Last week, an Horry County Schools teacher filed a lawsuit against the Horry County School District and four HCS schools, saying the district failed to properly fix a mold issue that resulted in her illness.
This is the second such lawsuit against the district in the past month - the first being filed by an HCS parent who alleged the mold at SJES made their child sick.
Mary Burroughs worked at St. James Elementary, Seaside Elementary, Lakewood Elementary, and Socastee Elementary during 2016-2019, said the lawsuit, which was filed with Attorney William Luse of Myrtle Beach.
During that time, the lawsuit said that she suffered from headaches, short term memory loss, lethargy, watery eyes, dizziness, congestion and suffered from nerve issues in her hands – things she did not suffer from prior to working for the district.
Allergy and medical tests Burroughs had, the lawsuit claims, showed exposure to mold.
Since late 2018 and early 2019, St. James Elementary School parents have been very vocal about their concerns about mold in the school, including having a number of students who tested positive for mold-borne toxins.
In late summer 2019, HCS officials reported they were putting a new roof on SJES to remedy the issues.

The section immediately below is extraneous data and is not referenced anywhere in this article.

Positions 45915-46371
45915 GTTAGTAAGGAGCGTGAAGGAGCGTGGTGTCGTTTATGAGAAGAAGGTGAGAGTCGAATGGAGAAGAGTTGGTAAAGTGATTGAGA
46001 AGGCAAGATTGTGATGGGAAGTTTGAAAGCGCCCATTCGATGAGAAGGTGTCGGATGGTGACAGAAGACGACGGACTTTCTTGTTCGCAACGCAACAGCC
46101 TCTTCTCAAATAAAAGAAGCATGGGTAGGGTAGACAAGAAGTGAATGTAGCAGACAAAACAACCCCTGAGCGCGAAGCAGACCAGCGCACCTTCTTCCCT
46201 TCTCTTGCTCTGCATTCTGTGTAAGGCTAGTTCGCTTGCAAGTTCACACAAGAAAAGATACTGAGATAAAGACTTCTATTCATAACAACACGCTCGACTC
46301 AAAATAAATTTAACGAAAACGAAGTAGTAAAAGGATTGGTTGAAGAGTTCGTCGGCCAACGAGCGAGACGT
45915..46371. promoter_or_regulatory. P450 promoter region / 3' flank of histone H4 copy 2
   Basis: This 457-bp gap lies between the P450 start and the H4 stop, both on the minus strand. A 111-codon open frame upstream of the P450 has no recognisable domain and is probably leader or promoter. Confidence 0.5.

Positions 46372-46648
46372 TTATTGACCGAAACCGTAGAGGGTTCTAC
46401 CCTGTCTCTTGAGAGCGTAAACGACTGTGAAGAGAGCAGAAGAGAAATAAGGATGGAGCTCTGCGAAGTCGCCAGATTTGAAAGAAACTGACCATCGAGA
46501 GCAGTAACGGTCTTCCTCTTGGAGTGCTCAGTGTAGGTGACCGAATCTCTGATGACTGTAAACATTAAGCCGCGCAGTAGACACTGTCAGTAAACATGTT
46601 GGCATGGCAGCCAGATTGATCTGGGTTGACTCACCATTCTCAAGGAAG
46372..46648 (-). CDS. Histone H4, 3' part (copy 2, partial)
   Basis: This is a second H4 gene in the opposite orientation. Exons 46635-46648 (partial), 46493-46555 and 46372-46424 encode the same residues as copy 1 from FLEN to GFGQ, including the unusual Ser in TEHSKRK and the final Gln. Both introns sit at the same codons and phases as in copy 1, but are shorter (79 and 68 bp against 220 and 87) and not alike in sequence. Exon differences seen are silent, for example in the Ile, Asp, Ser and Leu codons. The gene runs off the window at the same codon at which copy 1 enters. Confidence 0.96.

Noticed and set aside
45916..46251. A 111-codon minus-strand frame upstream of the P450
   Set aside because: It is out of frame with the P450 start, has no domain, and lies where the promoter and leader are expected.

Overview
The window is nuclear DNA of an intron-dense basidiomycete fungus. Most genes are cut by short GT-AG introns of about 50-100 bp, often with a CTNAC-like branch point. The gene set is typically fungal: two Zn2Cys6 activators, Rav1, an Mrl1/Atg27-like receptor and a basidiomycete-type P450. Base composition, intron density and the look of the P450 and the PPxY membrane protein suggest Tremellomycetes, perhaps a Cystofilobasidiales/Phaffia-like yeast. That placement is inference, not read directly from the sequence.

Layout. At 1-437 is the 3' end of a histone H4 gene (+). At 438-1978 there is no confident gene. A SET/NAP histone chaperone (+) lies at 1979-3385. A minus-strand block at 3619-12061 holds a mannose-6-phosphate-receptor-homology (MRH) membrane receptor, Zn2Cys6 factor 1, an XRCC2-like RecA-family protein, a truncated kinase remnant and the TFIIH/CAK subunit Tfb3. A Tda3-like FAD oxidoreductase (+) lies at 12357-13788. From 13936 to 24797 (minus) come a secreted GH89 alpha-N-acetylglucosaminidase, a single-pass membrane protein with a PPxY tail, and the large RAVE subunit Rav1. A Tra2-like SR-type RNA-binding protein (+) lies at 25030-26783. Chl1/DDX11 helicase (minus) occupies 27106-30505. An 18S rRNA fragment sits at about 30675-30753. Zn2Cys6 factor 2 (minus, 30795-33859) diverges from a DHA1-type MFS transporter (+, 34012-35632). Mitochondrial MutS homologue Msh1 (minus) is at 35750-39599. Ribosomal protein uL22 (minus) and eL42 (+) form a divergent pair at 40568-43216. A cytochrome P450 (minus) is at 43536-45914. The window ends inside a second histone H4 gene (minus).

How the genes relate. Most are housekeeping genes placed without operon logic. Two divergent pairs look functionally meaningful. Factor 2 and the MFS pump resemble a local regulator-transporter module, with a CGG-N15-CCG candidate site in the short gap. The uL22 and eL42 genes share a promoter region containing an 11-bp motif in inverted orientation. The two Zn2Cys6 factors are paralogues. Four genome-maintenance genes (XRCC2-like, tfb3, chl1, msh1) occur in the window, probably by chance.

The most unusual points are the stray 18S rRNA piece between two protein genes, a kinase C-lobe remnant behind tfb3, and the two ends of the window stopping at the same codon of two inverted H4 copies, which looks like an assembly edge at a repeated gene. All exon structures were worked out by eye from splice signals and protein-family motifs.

Burroughs’ lawsuit said she reported issues with her SJES modular classrooms in terms of mildew odors and mold problems to both the school’s maintenance personnel and the principal.
The district had knowledge of water damage, water leaks and mold issues for years within a number of HCS schools including SJES, the lawsuit states, and goes on to say that the district “refused or neglected to make necessary repairs and remove toxic mold from numerous school buildings” including SJES.
Mold issues were not properly remediated by the companies hired by the district, the lawsuit said, as after the company came in 2018, she returned to a classroom covered in dust and mold.
Burroughs alleges she was told by the principal to “just wipe off the mold and dust with Clorox and a towel and to continue to hold her class.”
Due to this, the lawsuit said she herself and other students fell ill, and repeated attempts to report continued issues were made, but to no avail.
According to the lawsuit, the district and schools were aware of the problems and failed to fix them, and were negligent in having her continue to teach in a contaminated room. The toxic mold levels and moisture were so severe at her school, the lawsuit alleges, her modular classroom was put out of use.
Burroughs' lawsuit goes on to say that the district and schools intentionally and maliciously covered up the mold to hide it from her, staff, employees, prospective students and their parents.
The lawsuit said the district owed a duty of care to the teachers, staff, and students that their buildings would be habitable and not harm the health and wellbeing of an ordinary person.
Burroughs is seeking unspecified damages.
HCS spokesperson Lisa Bourcier said the district does not comment on pending litigation.